Honouring the positives and teaching children how to be leaders

“Which is the proper path in life that a person should choose?
Any path that brings honour to himself as well as to others”

Ethics of the Fathers 2:1

As we launch our new High School Merit System, I would like to take the opportunity to honour our Moriah menschen and reflect on the positive growth of student leadership in the High School.

High School Merit System Explained

The new High School Merit system has been designed to acknowledge the students who consistently go above and beyond as they strive to exemplify our College values. Often, these great citizens are quiet achievers, students of character and integrity who can be relied upon to do the right thing, to be a good friend to their peers and be supportive of others. We look forward to recognising their contribution to the culture of the College at our formal Prize Giving and Award Assemblies.

Parents, please keep an eye on the daily digest from eLY, where you will learn of any Merits your child has earned.

Promoting Student Voice

Most of us know the old saying, “children should be seen and not heard”. At Moriah, we believe the opposite is true; our students often have meaningful and important views to share, and we want to hear them.

We have worked to promote student voice at the College by restructuring our Student Leadership Council (SLC) so that we can offer more opportunities for all of our High School students to demonstrate initiative, and step into leadership roles in a range of different activities throughout the High School.

As you will know, our annual Pink Breakfast event is organised by a dedicated team of students who do not hold formal leadership positions.  Each year, senior students lead teams comprising students from younger years who all work together to raise money and support for both the National Breast Cancer Foundation and the Jewish Women’s Breast Cancer Network.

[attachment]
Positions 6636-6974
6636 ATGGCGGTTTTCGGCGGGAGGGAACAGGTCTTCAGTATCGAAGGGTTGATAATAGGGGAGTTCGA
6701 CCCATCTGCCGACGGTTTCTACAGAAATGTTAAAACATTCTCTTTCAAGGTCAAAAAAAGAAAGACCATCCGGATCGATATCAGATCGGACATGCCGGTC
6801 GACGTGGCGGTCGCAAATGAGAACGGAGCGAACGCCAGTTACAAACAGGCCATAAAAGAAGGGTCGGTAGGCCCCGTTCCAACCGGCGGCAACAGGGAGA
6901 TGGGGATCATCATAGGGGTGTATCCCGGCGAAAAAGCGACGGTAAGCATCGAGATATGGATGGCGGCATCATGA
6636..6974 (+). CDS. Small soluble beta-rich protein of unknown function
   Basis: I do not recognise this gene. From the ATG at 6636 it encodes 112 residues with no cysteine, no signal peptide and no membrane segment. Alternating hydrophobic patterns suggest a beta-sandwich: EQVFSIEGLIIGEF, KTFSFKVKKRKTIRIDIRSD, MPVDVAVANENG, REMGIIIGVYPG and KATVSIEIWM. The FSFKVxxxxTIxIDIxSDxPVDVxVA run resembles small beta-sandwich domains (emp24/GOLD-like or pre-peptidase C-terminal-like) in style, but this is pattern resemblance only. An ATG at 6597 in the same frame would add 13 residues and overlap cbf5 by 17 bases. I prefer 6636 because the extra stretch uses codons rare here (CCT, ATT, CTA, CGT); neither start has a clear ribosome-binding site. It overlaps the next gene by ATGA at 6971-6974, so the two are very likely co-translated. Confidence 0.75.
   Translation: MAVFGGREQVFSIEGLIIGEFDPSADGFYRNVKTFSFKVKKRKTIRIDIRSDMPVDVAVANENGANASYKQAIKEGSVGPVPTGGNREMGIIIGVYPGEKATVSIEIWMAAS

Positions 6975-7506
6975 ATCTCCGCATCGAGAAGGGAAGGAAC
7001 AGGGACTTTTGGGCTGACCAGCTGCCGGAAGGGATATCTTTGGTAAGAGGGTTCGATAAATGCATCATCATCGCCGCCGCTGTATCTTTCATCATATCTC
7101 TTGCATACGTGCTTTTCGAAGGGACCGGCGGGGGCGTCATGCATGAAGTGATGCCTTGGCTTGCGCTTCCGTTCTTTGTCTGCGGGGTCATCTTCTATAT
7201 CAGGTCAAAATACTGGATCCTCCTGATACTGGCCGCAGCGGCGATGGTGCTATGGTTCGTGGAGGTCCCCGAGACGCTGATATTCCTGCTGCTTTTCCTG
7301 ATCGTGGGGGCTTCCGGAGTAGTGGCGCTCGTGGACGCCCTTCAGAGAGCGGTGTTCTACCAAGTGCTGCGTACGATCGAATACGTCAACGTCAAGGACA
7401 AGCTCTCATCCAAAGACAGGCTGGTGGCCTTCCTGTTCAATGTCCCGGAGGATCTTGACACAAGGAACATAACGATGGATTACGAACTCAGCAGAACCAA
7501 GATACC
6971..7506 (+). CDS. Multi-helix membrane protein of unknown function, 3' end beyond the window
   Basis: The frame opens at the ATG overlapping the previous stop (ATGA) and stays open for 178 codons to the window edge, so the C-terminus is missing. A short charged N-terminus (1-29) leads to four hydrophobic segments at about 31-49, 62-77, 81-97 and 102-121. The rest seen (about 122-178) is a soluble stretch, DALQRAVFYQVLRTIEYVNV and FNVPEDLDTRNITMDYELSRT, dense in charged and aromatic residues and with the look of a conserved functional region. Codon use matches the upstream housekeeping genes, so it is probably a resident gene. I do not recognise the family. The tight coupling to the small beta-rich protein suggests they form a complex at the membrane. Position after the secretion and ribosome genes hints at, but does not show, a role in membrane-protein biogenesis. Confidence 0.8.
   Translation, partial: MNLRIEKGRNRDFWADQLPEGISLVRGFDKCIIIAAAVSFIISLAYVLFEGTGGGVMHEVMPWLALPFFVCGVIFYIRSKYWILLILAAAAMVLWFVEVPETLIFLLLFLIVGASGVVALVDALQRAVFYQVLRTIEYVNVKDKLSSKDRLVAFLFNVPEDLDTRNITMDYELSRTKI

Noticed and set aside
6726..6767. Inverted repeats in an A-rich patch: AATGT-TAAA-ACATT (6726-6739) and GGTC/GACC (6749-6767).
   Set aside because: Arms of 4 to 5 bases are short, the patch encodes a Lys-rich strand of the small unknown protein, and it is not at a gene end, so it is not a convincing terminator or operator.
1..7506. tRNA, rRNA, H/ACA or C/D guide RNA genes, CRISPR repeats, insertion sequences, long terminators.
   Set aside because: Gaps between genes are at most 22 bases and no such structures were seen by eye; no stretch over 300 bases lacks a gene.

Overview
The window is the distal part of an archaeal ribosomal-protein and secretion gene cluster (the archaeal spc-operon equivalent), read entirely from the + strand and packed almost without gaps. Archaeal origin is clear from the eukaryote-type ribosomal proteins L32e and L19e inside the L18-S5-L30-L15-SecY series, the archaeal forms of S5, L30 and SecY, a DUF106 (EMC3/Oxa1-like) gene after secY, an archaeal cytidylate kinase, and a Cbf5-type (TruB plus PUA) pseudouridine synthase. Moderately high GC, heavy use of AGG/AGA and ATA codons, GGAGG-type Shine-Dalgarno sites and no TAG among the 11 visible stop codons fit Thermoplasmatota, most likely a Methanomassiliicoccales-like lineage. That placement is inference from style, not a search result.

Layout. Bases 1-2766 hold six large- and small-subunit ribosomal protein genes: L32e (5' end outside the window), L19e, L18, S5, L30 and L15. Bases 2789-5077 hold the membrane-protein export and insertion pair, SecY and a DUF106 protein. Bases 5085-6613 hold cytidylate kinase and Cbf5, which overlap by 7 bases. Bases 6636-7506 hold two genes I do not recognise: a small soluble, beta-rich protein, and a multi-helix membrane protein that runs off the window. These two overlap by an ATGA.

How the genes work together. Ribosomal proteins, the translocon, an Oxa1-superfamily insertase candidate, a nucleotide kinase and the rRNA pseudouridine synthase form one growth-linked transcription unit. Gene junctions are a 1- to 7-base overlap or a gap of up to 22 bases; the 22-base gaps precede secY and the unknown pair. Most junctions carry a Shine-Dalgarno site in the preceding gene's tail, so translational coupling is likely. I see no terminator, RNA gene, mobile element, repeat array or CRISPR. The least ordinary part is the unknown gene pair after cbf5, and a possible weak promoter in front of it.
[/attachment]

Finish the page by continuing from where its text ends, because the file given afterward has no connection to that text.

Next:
This year, the Committee responsible for coordinating the event successfully expanded it to include a week of activities to encourage the involvement of male students and staff members in the lead-up to the Pink Breakfast. After months of planning, the breakfast itself was the biggest yet, with over 550 tickets sold and over $20,000 raised.

Another opportunity for our students to step into leadership roles is as part of our newly-formed Student Wellbeing Committee, which recently introduced our inaugural ‘Mental Health Awareness’ week initiative. Activities culminated in a very moving assembly last Friday.

During the assembly, we also heard from a variety of students on a number of topics, including:

  • a team of students and staff members who were preparing to run the Sydney Morning Herald Half Marathon on Sunday in honour of an ex-Moriah student and wonderful young English teacher, Ms Freiberg. You can read more about the teams here;
  • a group of Year 11 students who spoke about the importance of standing up for what you believe in. Their particularly effective presentation focused on climate change, and the students quoted Greta Thunberg, the young Swedish activist who has been nominated for the Nobel Peace Prize: “I want you to act as you would in a crisis. I want you to act as if our house is on fire. Because it is.”
    The students illustrated the urgency of the issue of climate change by referencing worrying recent reports that koalas may soon be functionally extinct in areas of Australia, and focusing upon damage to the Great Barrier Reef caused by coral bleaching due to warmer water temperatures. This point was reinforced by the Year 12 students who followed on with a report on their visit to the reef as part of their Geography studies.
  • And, lastly, we heard a moving tribute to Bob Hawke, drafted overnight and delivered by one of our Year 11 students. This address honoured the impact of Hawke’s work in shaping Australia as we know it today, his many achievements, his absolute authenticity and his advocacy and support of Israel.

TEDx Youth @MoriahCollege

In closing, I would like to acknowledge another exciting initiative that has been the product of determined efforts by our current Student Leadership Council – Moriah College has been registered as an official TEDx Youth affiliate.

The initial ticket launch for this event was sold out in a matter of hours and a further ticket release is planned for this week. 

We congratulate the leaders for what they have achieved throughout their year in office and, as we begin the process of electing our 2019-20 SLC, I would like to acknowledge the manner in which they have conducted themselves and their commitment to supporting the growth of a genuinely distributed model of leadership throughout the school. Without their understanding of the importance of providing opportunities for others and their generosity of spirit, this would not have been possible.

About the Author
Jan Hart is the Head of High School at Moriah College in Queens Park, NSW.


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